Before about 1990,
foliar nematodes were not considered a problem of
hostas. Then, over the next decade or so, people
began to notice the browning of the space between
the leaf veins as the growing season progressed.
Upon closer examination in the lab, it was
discovered that a small roundworm (i.e. a nematode)
was causing this discoloration.
One of the problems
in identifying this pest is that it often looks
similar to normal browning of leaves that occurs in
the fall. Unless a person was very familiar with the
problem they might easily overlook it.
Foliar nematodes are
rather rare. Most types of this plant pest infect
roots and are known as root knot nematodes. The
foliar types go up into the leaves to feed and then
move back down into the crown of the plant to
overwinter. The veins of the leave form a type of
barrier so that the activity may be between one set
of veins and might not show in the next interveinal
What do these critter
do to the
hosta? Well it appears that they do two
things. First, they make the plants less thrifty and
cause them to loose vigor. The other impact is that
they make the foliage look bad starting in about
Control of the
nematodes once they are in your garden is difficult.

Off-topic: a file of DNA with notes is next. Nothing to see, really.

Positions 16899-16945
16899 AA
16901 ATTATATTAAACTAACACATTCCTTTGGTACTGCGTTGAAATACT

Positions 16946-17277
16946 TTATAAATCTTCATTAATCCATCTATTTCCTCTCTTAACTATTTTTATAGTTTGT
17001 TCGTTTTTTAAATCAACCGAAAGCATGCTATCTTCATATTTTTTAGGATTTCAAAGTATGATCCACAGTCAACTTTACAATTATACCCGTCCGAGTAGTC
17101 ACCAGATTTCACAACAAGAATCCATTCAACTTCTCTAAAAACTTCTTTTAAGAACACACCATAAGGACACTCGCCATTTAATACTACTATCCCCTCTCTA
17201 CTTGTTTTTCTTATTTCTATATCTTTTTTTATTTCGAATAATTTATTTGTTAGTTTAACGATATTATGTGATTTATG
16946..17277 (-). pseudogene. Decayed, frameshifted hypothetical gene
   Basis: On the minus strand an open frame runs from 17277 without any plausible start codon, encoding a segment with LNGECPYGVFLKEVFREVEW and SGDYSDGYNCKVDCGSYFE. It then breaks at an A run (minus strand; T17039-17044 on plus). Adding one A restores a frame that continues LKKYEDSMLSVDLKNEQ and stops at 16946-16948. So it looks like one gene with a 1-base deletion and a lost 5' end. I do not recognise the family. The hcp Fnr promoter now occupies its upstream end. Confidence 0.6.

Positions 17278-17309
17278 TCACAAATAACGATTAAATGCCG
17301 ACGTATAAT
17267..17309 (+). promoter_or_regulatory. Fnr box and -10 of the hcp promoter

They do not seem to infect all types of hostas and
some cultivars are much more susceptible than others.
For specimen plants, some people have suggested the
use of a hot water bath that would kill the
nematodes but not damage the plants crown. Chemicals
called nematicides may work but they must be applied
by a licensed pesticide applicator and are generally
not available to the home gardener.
For now, exclusion
seems to be the most effective approach. Purchase
plants from only reputable nurseries who are aware
of the problem and who take measures to exclude this
pest from their stock. Be careful when "swapping"
plants with other hosta collectors. Finally, if you
find nematodes (and are absolutely sure by a lab
test) eliminate the infested plants from your
garden. Be sure to dispose of them away from the
garden and not in the compost pile.
The American Hosta
Society is continuing to investigate this problem in
cooperation with university researchers.